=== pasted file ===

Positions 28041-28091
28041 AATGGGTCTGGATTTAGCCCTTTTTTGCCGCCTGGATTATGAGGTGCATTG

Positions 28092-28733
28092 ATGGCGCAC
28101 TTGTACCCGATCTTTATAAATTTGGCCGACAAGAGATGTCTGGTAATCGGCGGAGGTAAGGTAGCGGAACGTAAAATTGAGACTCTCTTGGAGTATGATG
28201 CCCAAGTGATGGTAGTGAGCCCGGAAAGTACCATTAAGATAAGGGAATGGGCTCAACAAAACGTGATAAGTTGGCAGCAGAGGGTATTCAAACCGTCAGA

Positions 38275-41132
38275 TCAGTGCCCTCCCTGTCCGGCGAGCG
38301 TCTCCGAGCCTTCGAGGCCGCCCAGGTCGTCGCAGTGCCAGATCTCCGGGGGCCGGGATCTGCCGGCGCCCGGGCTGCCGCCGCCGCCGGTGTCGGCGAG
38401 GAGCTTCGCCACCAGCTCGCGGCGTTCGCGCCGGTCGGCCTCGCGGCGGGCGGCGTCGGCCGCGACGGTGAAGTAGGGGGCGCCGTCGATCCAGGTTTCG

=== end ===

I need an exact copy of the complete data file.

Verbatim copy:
Positions 28041-28091
28041 AATGGGTCTGGATTTAGCCCTTTTTTGCCGCCTGGATTATGAGGTGCATTG

Positions 28092-28733
28092 ATGGCGCAC
28101 TTGTACCCGATCTTTATAAATTTGGCCGACAAGAGATGTCTGGTAATCGGCGGAGGTAAGGTAGCGGAACGTAAAATTGAGACTCTCTTGGAGTATGATG
28201 CCCAAGTGATGGTAGTGAGCCCGGAAAGTACCATTAAGATAAGGGAATGGGCTCAACAAAACGTGATAAGTTGGCAGCAGAGGGTATTCAAACCGTCAGA

Positions 38275-41132
38275 TCAGTGCCCTCCCTGTCCGGCGAGCG
38301 TCTCCGAGCCTTCGAGGCCGCCCAGGTCGTCGCAGTGCCAGATCTCCGGGGGCCGGGATCTGCCGGCGCCCGGGCTGCCGCCGCCGCCGGTGTCGGCGAG
38401 GAGCTTCGCCACCAGCTCGCGGCGTTCGCGCCGGTCGGCCTCGCGGCGGGCGGCGTCGGCCGCGACGGTGAAGTAGGGGGCGCCGTCGATCCAGGTTTCG